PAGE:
1660320853159 Article Geartoothfailure2hr

Extracting the root of a puzzling gear tooth failure

May 13, 2010
How we resolved a problem in a power generation drivetrain.
Figure 1. The serious malfunction, which consisted of broken pinion teeth in the gearbox, took the entire system out of service. The root cause of the failures was a mystery to both the unit’s owner and the gearbox OEM.

A 37-MW electrical power generation system driven by an aeroderivative gas turbine (Figure 1) suffered a puzzling failure in its parallel-shaft gearbox (Figure 2). After only several thousand hours of operation under typical service conditions, the teeth broke on the pinion of a double helical gear set (Figures 3 and 4).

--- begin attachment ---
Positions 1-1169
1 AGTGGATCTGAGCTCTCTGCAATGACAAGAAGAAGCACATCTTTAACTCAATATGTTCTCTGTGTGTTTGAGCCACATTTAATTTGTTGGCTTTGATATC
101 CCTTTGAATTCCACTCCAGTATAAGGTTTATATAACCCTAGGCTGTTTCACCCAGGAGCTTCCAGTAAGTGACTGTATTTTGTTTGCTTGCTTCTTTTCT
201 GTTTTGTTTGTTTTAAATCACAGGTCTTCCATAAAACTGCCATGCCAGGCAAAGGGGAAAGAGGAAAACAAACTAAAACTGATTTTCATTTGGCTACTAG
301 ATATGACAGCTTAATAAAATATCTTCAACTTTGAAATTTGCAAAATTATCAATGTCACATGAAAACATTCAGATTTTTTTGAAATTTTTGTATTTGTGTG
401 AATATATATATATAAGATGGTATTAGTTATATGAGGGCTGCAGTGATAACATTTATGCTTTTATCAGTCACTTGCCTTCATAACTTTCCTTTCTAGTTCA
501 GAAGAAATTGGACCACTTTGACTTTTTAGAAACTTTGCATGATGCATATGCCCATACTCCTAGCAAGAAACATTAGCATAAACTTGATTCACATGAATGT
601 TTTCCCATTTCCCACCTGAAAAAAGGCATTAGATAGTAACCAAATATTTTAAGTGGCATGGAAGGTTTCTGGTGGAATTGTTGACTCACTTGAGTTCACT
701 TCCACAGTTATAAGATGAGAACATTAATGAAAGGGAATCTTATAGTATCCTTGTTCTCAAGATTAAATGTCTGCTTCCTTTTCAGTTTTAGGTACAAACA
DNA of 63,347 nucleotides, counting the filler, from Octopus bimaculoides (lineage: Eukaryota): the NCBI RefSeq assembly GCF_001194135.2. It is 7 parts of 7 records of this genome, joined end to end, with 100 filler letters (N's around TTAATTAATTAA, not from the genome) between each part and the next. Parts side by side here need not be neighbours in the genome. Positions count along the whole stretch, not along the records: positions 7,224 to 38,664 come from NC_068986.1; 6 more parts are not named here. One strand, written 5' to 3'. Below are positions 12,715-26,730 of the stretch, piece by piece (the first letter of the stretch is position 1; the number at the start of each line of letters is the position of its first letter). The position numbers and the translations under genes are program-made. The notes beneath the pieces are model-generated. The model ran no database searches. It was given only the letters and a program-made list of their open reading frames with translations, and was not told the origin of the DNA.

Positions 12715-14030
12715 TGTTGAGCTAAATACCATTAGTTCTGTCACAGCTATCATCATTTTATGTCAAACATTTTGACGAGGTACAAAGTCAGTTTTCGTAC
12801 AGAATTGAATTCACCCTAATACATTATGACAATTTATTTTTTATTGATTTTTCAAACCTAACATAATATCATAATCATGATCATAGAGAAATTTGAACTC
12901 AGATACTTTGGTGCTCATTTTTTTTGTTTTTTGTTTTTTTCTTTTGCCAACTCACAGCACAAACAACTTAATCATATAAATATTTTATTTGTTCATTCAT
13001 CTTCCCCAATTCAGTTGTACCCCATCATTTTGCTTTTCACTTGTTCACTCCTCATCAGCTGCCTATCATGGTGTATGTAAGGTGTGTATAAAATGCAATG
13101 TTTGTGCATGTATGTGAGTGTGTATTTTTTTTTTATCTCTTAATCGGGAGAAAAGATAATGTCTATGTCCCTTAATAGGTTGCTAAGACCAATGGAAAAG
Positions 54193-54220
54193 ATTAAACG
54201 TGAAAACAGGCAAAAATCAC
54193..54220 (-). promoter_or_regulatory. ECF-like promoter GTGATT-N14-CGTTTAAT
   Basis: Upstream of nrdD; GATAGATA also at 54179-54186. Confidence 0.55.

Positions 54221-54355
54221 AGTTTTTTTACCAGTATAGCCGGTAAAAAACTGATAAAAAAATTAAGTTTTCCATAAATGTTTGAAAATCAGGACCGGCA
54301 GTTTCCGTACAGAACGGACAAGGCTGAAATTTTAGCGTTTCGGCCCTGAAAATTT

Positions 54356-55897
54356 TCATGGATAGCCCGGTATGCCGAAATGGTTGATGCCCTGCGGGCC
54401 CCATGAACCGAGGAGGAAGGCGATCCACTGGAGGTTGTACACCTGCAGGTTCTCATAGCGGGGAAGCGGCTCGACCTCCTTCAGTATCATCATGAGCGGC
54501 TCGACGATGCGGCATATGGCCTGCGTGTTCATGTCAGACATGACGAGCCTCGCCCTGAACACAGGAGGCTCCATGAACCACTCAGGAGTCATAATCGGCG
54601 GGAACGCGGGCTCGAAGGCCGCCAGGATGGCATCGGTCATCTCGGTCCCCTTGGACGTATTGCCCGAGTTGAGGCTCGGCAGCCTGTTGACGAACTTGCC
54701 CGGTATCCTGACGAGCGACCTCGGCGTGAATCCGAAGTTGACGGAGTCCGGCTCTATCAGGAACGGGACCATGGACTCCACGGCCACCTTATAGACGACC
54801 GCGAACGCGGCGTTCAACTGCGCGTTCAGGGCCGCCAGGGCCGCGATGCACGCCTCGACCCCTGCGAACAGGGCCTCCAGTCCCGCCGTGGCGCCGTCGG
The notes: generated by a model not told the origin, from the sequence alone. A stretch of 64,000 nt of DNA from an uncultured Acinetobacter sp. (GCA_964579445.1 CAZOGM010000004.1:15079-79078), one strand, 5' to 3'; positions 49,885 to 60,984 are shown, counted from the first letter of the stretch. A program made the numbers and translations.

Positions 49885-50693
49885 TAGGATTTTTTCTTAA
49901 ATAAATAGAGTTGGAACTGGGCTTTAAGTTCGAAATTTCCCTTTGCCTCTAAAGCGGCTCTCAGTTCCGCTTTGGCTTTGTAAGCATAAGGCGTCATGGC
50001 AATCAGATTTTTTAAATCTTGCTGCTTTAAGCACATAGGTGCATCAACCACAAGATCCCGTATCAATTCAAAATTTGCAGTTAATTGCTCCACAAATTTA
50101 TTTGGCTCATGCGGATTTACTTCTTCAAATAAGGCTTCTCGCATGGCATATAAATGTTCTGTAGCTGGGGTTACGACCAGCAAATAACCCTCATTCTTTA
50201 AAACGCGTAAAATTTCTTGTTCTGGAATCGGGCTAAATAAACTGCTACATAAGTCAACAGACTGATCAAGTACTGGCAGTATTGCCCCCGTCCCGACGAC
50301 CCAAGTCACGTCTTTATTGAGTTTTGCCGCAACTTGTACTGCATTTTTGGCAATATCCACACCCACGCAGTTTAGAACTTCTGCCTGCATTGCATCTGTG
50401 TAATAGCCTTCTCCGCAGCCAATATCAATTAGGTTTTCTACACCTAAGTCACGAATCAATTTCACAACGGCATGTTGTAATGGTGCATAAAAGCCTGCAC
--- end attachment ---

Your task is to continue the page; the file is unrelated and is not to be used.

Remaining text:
The original equipment manufacturer (OEM) asked us to uncover the underlying cause of the failed gear teeth. Previous studies of this matter proposed gear mesh misalignment as the root cause of the failure. The basis for this conclusion was founded primarily on bluing patterns observed on the pinion’s turbine-end helix.

Because the gear tooth failures were attributed to misalignment, the OEM had begun to redesign the gear tooth profile on the replacement gear to better tolerate misalignment. Nonetheless, the OEM suspected that the gear mesh misalignment theory didn’t explain the gear tooth failures completely. At the time, however, a better explanation wasn’t apparent.

Figure 2. The drivetrain’s gearbox was instrumented with accelerometers, velocity transducers and proximity probes to record the response during the routine operating conditions.

Testing and analysis